Dr. Luo's meritorious career is a result of focused research through support of all levels. He understands that a donation to the IEEE Foundation is a contribution to the many programs of the IEEE Foundation, from new and innovative projects to educational grants that foster technological innovations that ultimately benefit humanity.

In his acceptance speech upon receiving the 2011 Jun-ichi-Nichizawa Medal, Dr. Luo graciously thanked all the engineers around the world who have contributed to the continuous developments of the technology of the thin-film-transistor liquid-crystal display. This statement reflects Dr. Luo's commitment to the work of the IEEE Foundation and his honor of being able to enable future technologists to never give up on their work.

Dr. Luo is a Fellow of Society for Information Display. His honors include the SID Special Recognition Award and the Outstanding Industrial Innovation Award and the Gold Panel Award, both from the Taiwan's Ministry of Economic Affairs. He is the Chief Intellectual Property Officer and Vice President at AU Optronics Corporation in Hsinchu, Taiwan.

"I am honored and humbled to receive the Jun-ichi-Nishizawa Medal and grateful to be able to give back to the IEEE Foundation so others can continue their work and live their dream," said Dr. Luo.


George F. McClure
IEEE Life Fellow
George F. McClure joined IEEE in 1957 and achieved IEEE Fellow in 1981. George was a very active volunteer member, but IEEE Foundation most appreciates his service as chair of the Life Members Committee.

George said he volunteered for, "the satisfaction that comes from volunteering, contributing to the profession, and the association with top-flight engineers in my field." His fondest memory of being an IEEE member is serving on the IEEE Board of Directors.

George most appreciated IEEE Foundation programs that attract students to engineering and provide humanitarian aid to underdeveloped areas. He generously donated to the Life Member Fund, the IEEE History Center and IEEE-USA. "I donate because I believe in the work of those groups, and that work would not be possible without voluntary donations," he said. George felt that IEEE Members are the principal resource to enable programs for scholarships, public outreach, development of STEM programs (science, technology, engineering, and mathematics), encouragement of Women in Engineering, and humanitarian aid.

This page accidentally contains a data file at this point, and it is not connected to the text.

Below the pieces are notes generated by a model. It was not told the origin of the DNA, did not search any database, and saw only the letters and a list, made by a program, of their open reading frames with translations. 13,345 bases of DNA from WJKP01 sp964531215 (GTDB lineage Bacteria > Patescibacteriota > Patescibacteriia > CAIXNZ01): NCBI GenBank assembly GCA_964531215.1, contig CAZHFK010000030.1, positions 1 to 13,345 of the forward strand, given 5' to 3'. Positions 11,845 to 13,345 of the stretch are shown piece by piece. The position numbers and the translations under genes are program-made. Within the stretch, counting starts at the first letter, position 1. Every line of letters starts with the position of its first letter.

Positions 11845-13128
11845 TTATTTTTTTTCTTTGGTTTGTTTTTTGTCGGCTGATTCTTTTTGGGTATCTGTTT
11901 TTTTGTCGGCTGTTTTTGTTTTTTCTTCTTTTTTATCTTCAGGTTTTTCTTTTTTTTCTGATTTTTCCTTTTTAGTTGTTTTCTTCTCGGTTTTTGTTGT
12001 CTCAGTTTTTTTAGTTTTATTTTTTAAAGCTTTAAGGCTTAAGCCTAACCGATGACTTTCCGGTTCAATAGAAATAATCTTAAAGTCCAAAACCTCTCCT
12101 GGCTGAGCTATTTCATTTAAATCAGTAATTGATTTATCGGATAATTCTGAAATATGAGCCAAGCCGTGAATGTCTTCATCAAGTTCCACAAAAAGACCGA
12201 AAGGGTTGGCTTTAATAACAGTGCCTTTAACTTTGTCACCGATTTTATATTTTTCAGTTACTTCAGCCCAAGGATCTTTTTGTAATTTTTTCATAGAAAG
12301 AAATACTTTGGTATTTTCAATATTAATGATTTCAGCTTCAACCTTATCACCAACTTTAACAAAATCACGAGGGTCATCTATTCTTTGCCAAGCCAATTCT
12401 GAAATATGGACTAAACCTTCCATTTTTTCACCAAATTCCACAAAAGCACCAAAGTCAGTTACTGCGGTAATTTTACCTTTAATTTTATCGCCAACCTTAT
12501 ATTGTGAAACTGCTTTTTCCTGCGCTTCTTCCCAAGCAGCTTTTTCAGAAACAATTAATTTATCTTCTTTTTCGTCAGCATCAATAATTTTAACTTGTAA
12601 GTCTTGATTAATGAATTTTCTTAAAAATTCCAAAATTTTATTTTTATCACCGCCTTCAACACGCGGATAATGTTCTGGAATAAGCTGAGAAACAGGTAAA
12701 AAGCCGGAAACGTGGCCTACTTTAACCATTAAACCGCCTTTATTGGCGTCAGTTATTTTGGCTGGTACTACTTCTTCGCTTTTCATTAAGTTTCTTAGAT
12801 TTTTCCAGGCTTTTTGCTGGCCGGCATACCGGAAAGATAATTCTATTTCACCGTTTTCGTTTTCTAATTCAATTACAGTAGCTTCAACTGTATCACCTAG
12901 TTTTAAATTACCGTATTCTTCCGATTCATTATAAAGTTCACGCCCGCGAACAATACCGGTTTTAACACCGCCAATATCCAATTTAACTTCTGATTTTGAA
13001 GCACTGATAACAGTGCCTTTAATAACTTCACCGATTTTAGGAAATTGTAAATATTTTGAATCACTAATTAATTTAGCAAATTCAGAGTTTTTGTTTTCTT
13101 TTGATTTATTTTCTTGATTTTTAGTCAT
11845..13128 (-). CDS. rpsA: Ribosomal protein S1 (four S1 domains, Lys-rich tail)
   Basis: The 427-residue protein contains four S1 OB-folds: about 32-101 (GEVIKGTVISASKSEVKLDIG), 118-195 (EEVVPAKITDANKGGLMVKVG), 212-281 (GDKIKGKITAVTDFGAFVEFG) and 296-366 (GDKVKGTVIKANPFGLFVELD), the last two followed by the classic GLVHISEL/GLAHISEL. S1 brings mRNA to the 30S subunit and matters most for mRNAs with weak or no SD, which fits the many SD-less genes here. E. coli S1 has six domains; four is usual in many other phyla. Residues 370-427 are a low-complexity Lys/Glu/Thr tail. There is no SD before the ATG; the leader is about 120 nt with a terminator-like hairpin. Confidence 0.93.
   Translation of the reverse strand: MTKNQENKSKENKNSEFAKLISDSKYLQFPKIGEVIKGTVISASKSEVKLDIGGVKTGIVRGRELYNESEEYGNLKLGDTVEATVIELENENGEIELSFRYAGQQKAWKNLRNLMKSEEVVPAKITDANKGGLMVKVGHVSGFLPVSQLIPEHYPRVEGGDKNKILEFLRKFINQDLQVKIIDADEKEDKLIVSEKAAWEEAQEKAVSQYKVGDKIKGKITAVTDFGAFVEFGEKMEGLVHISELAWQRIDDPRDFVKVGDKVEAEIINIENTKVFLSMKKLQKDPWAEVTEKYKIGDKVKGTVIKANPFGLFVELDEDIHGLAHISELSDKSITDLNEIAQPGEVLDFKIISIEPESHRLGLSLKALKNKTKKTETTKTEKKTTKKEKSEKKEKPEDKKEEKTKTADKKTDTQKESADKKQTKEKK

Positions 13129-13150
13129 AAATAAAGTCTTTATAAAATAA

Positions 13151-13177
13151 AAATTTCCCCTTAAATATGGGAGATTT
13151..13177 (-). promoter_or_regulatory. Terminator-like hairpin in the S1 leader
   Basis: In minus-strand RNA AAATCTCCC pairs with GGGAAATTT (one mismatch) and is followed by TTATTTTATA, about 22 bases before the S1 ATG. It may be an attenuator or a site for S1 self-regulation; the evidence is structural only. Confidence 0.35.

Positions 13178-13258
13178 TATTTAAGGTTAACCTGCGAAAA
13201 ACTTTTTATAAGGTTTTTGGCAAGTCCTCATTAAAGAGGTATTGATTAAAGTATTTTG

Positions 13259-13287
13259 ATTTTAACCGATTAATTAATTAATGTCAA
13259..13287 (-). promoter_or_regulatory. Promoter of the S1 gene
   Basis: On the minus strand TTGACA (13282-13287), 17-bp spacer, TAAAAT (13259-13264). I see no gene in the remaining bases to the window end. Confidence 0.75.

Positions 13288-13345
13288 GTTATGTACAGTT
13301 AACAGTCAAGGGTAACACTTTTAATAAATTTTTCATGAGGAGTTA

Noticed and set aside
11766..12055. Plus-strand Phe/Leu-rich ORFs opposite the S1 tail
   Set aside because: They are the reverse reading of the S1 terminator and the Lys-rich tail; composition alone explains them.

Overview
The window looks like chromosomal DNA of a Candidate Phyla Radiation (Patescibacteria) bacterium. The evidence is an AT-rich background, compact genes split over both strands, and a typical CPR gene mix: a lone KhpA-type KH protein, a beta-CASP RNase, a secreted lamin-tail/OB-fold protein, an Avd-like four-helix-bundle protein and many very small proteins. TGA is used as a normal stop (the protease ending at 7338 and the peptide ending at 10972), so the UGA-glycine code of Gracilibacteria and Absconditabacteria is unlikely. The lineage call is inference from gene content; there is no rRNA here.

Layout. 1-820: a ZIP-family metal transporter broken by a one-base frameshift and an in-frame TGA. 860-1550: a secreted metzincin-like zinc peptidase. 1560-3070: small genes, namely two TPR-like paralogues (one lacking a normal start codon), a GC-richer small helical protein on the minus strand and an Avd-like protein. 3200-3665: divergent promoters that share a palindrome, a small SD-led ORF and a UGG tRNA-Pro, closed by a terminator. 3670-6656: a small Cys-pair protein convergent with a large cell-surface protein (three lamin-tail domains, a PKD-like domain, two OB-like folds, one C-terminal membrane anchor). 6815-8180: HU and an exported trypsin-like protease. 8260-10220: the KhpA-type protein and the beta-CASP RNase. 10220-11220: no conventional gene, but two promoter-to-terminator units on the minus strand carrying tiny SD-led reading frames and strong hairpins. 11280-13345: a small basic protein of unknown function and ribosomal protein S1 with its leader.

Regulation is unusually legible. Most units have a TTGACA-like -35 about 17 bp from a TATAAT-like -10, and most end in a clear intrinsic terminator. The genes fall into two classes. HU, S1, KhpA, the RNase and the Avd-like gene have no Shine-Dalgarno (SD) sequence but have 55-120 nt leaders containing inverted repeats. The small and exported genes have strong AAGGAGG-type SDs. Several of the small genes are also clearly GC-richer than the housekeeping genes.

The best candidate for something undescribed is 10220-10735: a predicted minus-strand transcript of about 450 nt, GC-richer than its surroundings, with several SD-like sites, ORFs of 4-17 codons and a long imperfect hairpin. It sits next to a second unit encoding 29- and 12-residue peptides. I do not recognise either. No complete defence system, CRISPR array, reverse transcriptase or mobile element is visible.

"When I achieved Life Member status, my member dues and assessments were waived, as well as my basic subscriptions to technical societies where I had five years or more membership.  I believed that the savings should be diverted to charitable contributions to "give back" to the Institute that had helped throughout my career," George said.

George regularly shared interesting statistics from Gross National Happiness by Arthur C. Brooks, Basic Books, 2008. "People who give charitably are happier than people who don't. The givers are 43 percent more likely than non-givers to say they are very happy. Volunteers are 42 percent more likely to be happy than non-volunteers." George used this information on behalf of the Foundation to inspire others. Thank you for your support, George, and rest in peace.


John Meredith
  IEEE Senior Life Member  
A Proud Supporter

John Meredith joined a joint IRE/AIEE Student Branch during his first week in college in 1960. Following graduation and assignments with the United States Navy, John became involved with IEEE’s Idaho Section and then Pikes Peak Section serving in several officer positions. 


John helped organize and then chaired a Solid-State Circuits Chapter. He was appointed to IEEE Region 5’s Executive Committee as Education Activities Chair. He was elected to serve as Region 5 Director in 2004-05 and also served as IEEE-USA President in 2007. In 2006, he was elected to the IEEE Foundation Board of Directors and chairs the Foundation’s Nominations and Corporate Governance Committee. He frequently and effectively presents on the Foundation’s behalf to encourage and excite other Members to donate and support the programs of the Foundation. 

“The IEEE Foundation allows me to channel my giving to projects and activities related to our profession. The projects and initiatives funded by the IEEE Foundation are making a difference,” said John. “I’m proud to be a supporter.” John and his wife, Lorraine, donate to various Foundation funds, but his primary focus is to preserve IEEE history. “History is all about the future -- it provides inspiration to create solutions to the grand challenges of today. Our legacy provides a great example for those who strive to make the world a better place,” John said. As the IEEE Foundation representative to the IEEE Life Members Committee, John supports the IEEE Life Members Fund and has a strong interest in the IEEE Awards Program.

“I encourage all IEEE members to learn more about the IEEE Foundation and the opportunities to support its programs, activities and initiatives. I also encourage members to become involved by proposing philanthropic projects that will make a difference,” John said.